After the war the original art deco plans were expanded and the building completed. The building was used by federal staff from 1958. In 1988, the federal staff moved to the newly-built Canada Place in downtown Edmonton.

  • A long-awaited renewal

    The Alberta government purchased the building in 1983 for $20.5 million to house provincial government offices. The building stood empty for 27 years while the government decided plans for its use. In 2010 it was decided the Queen Elizabeth II Building would house offices for provincial and legislative staff, as well as recreational spaces for the public.

Architectural details

Symbols carved in the building tell a story of Edmonton. The words FEDERAL PUBLIC BUILDING (soon to be Queen Elizabeth II Building) are carved into stone above the east entrance of the building. Above the engraving is a large stone picture of Canada’s Royal Arms. Nearby on the front stones are shields of each of Canada’s 10 provinces. This decoration shows the building was previously the Government of Canada’s Edmonton office for 30 years.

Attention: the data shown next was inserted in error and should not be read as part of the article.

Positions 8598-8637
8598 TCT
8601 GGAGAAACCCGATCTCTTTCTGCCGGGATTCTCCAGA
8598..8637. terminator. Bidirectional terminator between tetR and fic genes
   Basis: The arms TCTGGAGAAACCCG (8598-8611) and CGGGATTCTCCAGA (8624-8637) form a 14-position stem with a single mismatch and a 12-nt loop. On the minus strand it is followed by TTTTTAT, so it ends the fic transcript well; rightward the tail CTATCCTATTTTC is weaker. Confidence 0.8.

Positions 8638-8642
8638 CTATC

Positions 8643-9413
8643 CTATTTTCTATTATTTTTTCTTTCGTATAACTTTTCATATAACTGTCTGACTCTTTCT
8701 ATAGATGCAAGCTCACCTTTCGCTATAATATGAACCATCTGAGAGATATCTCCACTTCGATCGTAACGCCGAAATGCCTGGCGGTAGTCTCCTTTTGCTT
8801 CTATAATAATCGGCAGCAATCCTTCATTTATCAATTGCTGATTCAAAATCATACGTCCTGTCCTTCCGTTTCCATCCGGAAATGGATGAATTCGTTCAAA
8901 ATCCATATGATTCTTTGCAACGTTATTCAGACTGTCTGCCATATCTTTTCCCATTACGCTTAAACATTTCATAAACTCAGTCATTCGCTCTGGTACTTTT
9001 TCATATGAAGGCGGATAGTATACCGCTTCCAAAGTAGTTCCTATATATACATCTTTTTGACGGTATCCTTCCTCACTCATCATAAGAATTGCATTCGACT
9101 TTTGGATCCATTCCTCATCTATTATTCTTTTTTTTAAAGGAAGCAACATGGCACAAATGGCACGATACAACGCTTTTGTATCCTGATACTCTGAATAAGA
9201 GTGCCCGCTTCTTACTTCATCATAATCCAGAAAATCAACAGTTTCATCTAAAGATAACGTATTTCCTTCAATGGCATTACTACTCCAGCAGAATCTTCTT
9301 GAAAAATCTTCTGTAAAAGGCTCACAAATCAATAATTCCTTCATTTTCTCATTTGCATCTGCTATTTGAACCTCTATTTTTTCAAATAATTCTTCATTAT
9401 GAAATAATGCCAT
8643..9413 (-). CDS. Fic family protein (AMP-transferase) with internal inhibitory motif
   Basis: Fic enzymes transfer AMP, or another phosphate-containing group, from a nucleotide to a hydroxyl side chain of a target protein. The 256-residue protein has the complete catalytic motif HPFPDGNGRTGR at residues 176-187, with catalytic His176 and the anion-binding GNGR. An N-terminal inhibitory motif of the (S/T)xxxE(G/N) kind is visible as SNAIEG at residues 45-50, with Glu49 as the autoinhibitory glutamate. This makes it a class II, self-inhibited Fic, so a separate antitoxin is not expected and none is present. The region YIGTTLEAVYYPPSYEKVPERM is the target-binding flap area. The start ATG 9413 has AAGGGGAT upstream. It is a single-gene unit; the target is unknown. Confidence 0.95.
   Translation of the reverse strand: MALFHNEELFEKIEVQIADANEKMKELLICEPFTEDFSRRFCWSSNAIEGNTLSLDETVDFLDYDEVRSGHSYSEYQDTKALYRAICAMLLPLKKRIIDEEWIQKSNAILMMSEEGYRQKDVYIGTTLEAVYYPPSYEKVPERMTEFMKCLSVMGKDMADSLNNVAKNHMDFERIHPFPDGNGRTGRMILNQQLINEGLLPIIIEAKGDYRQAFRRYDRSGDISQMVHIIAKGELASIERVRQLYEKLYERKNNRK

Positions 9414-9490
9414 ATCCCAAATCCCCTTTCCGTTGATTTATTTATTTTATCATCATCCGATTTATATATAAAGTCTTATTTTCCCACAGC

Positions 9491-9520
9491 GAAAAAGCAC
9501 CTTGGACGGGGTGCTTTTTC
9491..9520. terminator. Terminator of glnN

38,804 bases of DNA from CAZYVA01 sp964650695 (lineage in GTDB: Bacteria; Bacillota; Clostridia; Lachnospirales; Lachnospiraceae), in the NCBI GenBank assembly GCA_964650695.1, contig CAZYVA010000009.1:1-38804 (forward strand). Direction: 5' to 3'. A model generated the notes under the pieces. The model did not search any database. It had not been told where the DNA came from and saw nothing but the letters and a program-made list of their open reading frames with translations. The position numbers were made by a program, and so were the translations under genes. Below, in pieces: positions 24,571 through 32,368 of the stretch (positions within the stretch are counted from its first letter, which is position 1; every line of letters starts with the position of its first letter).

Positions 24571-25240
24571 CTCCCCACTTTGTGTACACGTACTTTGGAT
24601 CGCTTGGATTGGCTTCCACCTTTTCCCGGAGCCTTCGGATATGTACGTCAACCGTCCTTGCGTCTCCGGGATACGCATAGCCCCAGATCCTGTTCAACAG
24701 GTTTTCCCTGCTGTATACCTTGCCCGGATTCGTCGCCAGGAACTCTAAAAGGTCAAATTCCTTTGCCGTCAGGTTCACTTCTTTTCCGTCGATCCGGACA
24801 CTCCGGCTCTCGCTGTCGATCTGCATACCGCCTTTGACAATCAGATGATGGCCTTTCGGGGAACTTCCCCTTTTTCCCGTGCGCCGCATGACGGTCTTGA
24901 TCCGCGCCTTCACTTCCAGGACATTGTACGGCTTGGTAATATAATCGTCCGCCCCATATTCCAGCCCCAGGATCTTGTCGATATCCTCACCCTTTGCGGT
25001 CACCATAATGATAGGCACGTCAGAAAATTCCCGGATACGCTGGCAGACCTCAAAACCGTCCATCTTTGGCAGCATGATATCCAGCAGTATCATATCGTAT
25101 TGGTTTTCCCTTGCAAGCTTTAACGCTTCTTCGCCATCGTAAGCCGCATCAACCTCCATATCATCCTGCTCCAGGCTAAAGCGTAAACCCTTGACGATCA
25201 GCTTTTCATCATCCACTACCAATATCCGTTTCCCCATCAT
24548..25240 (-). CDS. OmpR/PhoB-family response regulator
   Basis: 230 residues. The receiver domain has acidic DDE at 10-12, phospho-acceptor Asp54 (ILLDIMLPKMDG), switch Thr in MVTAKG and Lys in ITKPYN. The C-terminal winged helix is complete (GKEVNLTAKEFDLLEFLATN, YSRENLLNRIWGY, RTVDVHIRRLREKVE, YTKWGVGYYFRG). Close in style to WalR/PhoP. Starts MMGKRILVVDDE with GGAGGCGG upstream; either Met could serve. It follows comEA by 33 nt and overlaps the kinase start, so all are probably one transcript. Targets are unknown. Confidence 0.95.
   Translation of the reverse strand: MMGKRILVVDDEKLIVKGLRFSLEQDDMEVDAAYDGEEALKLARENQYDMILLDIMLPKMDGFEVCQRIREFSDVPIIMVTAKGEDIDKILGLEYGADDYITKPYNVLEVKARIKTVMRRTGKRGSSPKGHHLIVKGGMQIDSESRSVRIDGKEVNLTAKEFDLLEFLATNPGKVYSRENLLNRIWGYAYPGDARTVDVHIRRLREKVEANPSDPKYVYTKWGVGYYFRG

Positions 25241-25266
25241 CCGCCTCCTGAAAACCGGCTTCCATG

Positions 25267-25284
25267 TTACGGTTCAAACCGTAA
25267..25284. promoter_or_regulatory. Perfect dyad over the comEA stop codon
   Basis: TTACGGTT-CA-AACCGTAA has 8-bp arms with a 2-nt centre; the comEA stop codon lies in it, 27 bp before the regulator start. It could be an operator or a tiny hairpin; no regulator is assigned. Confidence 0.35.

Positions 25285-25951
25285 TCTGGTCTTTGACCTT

• Dedications

    At the northeast corner of the building is the exterior cornerstone. The inscription on the cornerstone reads “This stone was laid by the Honourable George Prudham Minister of Mines and Technical Surveys on the seventh day of May 1955”. Prudham was also Member of Parliament for Edmonton West until 1957.

    The dedication plaque in the lobby marks the opening of the building on March 8, 1958, by Prime Minister John Diefenbaker.

  • Unique art deco elements

    The Queen Elizabeth II Building is one of Alberta’s few art deco buildings. Art deco style uses modern design with strong colour, geometric shapes and industrial imagery. The design on the building’s stone exterior is balanced by the V-shapes (called “chevrons”) carved into the stone.